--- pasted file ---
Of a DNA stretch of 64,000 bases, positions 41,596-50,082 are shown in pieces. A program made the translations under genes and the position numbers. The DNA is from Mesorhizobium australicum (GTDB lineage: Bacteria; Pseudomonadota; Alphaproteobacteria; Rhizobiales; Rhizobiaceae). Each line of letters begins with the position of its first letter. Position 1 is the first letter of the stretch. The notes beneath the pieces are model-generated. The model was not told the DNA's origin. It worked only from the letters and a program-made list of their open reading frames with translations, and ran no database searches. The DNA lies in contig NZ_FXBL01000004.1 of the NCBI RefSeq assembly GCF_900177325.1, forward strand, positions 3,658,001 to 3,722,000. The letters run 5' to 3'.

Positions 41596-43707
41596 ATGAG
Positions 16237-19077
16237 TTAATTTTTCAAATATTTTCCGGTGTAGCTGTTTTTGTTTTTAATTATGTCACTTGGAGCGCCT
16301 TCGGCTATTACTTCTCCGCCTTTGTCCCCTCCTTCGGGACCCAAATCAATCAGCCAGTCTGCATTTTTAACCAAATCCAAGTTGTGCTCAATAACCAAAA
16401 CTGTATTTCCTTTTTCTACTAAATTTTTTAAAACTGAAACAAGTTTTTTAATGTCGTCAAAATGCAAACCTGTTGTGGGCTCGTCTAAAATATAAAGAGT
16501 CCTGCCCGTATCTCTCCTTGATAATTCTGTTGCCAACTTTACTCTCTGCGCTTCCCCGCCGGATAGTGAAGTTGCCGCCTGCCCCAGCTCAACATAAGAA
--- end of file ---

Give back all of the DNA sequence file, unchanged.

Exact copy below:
Of a DNA stretch of 64,000 bases, positions 41,596-50,082 are shown in pieces. A program made the translations under genes and the position numbers. The DNA is from Mesorhizobium australicum (GTDB lineage: Bacteria; Pseudomonadota; Alphaproteobacteria; Rhizobiales; Rhizobiaceae). Each line of letters begins with the position of its first letter. Position 1 is the first letter of the stretch. The notes beneath the pieces are model-generated. The model was not told the DNA's origin. It worked only from the letters and a program-made list of their open reading frames with translations, and ran no database searches. The DNA lies in contig NZ_FXBL01000004.1 of the NCBI RefSeq assembly GCF_900177325.1, forward strand, positions 3,658,001 to 3,722,000. The letters run 5' to 3'.

Positions 41596-43707
41596 ATGAG
Positions 16237-19077
16237 TTAATTTTTCAAATATTTTCCGGTGTAGCTGTTTTTGTTTTTAATTATGTCACTTGGAGCGCCT
16301 TCGGCTATTACTTCTCCGCCTTTGTCCCCTCCTTCGGGACCCAAATCAATCAGCCAGTCTGCATTTTTAACCAAATCCAAGTTGTGCTCAATAACCAAAA
16401 CTGTATTTCCTTTTTCTACTAAATTTTTTAAAACTGAAACAAGTTTTTTAATGTCGTCAAAATGCAAACCTGTTGTGGGCTCGTCTAAAATATAAAGAGT
16501 CCTGCCCGTATCTCTCCTTGATAATTCTGTTGCCAACTTTACTCTCTGCGCTTCCCCGCCGGATAGTGAAGTTGCCGCCTGCCCCAGCTCAACATAAGAA